The Adversarial Computation

Build me an unbreakable cryptosystem.

Mort Yao


Theory of computation (computability and complexity) forms the basis for modern cryptography:

Generally, pseudorandom generators used in probabilistic algorithms yield random bits according to the uniform distribution, so it is worth mentioning:

Cryptographic schemes are defined as tuples of deterministic or probabilistic algorithms:

A brief, formalized overview of some classical ciphers, and their security:

Lessons learned from these classical ciphers: While perfect secrecy is easy to achieve (one-time pads), designing practical cryptographic schemes (with shorter keys, and computationally hard to break) can be difficult.

Where do random bits come from?

The construction of private-key encryption schemes involves probabilistic algorithms. We simply assume that an unlimited supply of independent, unbiased random bits is available for these cryptographic algorithms. But in practice, this is a non-trivial issue, as the source of randomness must provide high-entropy data so as to accommodate cryptographically secure random bits.

In the perfectly secret scheme of one-time pads, the key generation algorithm \(\mathsf{Gen}\) requires the access to a source of randomness in order to choose the uniformly random key \(k \in \mathcal{K}\). Practically, high-entropy data may be collected via physical input or even fully written by hand with human labor.

Theoretically, without external intervention, we have:

Conjecture 3.1. Pseudorandom generators exist.

Theorem 3.2. (Pseudorandom generator theorem) Pseudorandom generators exist if and only if one-way functions exist.

Pseudorandomness is also a basic construction in CPA-secure encryption algorithms (\(\mathsf{Enc}\)), e.g., in stream ciphers and block ciphers.

So what is an acceptable level of pseudorandomness, if we are not sure whether such generators theoretically exist? Intuitively, if one cannot distinguish between a “pseudorandom” string (generated by a PRG) and a truly random string (chosen according to the uniform distribution), we have confidence that the PRG is a good one. Various statistical tests have been designed for testing the randomness of PRGs.

Pseudorandomness and IND-CPA

It holds true that:

Corollary 3.3. By redefining the key space, we can assume that any encryption scheme \(\Pi=(\mathsf{Gen},\mathsf{Enc},\mathsf{Dec})\) satisfies

  1. \(\mathsf{Gen}\) chooses a uniform key.
  2. \(\mathsf{Enc}\) is deterministic.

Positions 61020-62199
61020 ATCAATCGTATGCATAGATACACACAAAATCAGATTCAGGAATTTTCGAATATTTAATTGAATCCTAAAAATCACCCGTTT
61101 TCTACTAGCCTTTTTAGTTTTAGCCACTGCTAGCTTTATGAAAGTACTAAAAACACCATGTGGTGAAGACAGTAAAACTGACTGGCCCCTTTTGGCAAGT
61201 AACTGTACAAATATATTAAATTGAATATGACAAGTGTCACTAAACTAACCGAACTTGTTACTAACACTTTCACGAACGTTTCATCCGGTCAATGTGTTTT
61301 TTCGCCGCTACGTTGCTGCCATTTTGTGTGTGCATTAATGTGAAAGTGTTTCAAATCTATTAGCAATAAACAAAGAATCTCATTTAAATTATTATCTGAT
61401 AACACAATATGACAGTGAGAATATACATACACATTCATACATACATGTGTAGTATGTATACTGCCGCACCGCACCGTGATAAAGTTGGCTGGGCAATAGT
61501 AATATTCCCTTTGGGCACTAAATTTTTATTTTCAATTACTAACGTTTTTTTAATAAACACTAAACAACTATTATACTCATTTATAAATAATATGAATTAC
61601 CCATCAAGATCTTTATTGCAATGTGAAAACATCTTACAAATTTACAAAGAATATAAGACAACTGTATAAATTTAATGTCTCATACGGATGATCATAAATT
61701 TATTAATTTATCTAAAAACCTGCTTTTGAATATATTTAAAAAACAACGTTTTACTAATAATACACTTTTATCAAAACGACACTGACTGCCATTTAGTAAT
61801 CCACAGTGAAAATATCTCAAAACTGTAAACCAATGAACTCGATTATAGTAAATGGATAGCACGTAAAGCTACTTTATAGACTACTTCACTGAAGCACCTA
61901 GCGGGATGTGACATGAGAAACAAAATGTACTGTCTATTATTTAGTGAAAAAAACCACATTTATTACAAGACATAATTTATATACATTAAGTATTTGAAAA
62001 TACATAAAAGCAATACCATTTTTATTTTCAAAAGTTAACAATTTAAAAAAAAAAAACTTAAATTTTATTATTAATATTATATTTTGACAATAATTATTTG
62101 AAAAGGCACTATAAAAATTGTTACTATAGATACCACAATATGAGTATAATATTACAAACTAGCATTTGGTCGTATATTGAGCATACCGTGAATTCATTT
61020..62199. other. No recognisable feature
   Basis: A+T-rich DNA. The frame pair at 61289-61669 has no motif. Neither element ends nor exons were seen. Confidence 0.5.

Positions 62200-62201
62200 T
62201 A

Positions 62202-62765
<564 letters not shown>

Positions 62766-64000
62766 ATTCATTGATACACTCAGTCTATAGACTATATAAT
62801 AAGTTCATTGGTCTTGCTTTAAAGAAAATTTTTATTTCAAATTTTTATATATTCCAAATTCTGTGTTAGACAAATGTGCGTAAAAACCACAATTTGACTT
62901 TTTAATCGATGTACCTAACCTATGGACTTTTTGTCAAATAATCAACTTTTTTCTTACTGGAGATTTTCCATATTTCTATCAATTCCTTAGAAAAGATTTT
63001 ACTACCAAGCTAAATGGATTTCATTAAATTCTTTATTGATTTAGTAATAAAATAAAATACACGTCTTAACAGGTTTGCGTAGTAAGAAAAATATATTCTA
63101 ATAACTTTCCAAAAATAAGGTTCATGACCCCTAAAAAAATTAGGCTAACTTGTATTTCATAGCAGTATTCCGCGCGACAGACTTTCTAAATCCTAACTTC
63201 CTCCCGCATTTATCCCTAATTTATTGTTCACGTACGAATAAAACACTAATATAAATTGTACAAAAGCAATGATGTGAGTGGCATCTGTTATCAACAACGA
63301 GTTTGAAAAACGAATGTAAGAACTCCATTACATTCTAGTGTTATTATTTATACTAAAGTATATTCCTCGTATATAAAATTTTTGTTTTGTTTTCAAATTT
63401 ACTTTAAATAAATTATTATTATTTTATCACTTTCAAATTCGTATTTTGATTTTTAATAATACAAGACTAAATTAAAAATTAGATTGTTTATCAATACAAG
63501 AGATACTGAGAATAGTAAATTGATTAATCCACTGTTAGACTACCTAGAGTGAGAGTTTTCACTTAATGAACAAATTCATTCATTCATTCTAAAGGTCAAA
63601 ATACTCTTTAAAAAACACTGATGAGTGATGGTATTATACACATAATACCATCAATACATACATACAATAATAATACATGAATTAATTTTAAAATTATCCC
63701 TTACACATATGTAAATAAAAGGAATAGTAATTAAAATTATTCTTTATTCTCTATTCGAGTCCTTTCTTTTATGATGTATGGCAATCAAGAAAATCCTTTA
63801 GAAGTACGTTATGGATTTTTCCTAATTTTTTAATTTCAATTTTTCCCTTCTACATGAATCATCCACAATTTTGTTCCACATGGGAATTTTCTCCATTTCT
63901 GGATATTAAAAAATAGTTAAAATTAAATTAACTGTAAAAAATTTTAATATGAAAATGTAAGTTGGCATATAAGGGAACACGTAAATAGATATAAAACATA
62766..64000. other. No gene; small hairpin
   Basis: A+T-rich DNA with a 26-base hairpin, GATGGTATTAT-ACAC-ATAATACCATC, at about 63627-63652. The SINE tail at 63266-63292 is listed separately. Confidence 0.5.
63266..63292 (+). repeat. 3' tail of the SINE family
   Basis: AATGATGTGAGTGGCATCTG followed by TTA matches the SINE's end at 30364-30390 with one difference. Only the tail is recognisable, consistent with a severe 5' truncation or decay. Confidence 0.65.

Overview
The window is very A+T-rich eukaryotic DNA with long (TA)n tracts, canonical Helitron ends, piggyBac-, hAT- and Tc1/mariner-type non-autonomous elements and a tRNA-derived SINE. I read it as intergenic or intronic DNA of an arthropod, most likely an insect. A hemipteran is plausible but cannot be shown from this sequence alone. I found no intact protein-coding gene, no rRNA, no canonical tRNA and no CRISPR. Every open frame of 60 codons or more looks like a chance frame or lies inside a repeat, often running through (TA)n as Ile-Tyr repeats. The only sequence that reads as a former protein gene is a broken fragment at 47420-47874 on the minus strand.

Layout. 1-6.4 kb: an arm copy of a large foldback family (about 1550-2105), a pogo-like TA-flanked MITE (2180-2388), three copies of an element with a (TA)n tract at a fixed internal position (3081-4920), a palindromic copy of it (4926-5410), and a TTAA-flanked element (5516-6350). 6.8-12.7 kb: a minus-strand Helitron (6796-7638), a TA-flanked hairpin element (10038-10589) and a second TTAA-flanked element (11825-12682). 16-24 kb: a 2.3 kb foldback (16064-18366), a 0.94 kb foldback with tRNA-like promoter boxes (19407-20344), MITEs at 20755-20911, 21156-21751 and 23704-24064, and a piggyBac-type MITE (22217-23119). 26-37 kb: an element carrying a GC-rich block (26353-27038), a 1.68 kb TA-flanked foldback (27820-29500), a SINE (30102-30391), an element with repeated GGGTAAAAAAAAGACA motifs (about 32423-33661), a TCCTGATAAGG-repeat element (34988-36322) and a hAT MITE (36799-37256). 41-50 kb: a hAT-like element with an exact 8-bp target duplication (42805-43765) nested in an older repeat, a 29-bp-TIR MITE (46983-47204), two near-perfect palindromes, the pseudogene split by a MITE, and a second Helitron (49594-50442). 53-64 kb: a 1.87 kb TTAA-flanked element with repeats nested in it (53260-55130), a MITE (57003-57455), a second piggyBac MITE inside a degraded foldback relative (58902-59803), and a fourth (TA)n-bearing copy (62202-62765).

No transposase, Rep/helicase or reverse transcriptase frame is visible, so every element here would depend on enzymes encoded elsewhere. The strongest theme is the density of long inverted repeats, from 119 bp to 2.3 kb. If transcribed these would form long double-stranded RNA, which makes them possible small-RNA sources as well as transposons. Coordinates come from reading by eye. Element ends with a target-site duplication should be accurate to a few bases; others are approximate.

If so, why do we still need probabilistic \(\mathsf{Enc}\) in CPA-secure encryptions? Can’t we just make \(\mathsf{Enc}\) deterministic while still being CPA-secure?

The first thing to realize is that chosen-plaintext attacks are geared towards multiple encryptions (with the same secret key \(k\)), so when the adversary obtains a pair \((m_0, c_0)\) such that \(\Pr[C=c_0\,|\,M=m_0] = 1\), the key is already leaked. (Recall that the adversary knows the deterministic algorithm \(\mathsf{Enc}_k\), thus reversing \(k\) from known \(m_0\) and \(c_0\) can be quite feasible; e.g., in a one-time pad, \(k = m_0 \oplus c_0\).) The only way to get around this is make \(\mathsf{Enc}_k\) probabilistic (constructed from a pseudorandom function), such that an adversary cannot reverse the key efficiently within polynomial time.

Note that perfect secrecy is not possible under CPA, since there is a small possibility that the adversary will reverse the key (by, for example, traversing an exponentially large lookup table of all random bits) and succeed in the further indistinguishability experiment with a slightly higher (but negligible) probability.

Historical exploits of many-time pad

One-time pad is one of the most (provably) secure encryption schemes, and its secrecy does not rely on any computational hardness assumptions. However, it requires that \(|\mathcal{K}| \geq |\mathcal{M}|\) (which in fact is a necessary condition for any perfectly secret scheme), thus its real-world use is limited.

The one-time key \(k\) (uniformly chosen from the key space \(\mathcal{K}\)) may not be simply reused in multiple encryptions. Assume that \(|\mathcal{K}| = |\mathcal{M}|\), for encryptions of \(n\) messages, the message space is expanded to size \(|\mathcal{M}|^n\), while the key space remains \(\mathcal{K}\), thus we have \(|\mathcal{K}| < |\mathcal{M}|^n\). Such a degraded scheme (many-time pad) is theoretically insecure and vulnerable to several practical cryptanalyses.

A historical exploit of the vulnerability of many-time pad occurred in the VENONA project, where the U.S. Army’s Signal Intelligence Service (later the NSA) aimed at decrypting messages sent by the USSR intelligence agencies (KGB) over a span of 4 decades. As the KGB mistakenly reused some portions of their one-time key codebook, the SIS was able to break a good amount of the messages.1

References and further reading


J. Katz and Y. Lindell, Introduction to Modern Cryptography, 2nd ed.


[1] C. E. Shannon, “Communication theory of secrecy systems,” Bell system technical journal, vol. 28, no. 4, pp. 656–715, 1949.

  1. R. L. Benson, “The Venona story.”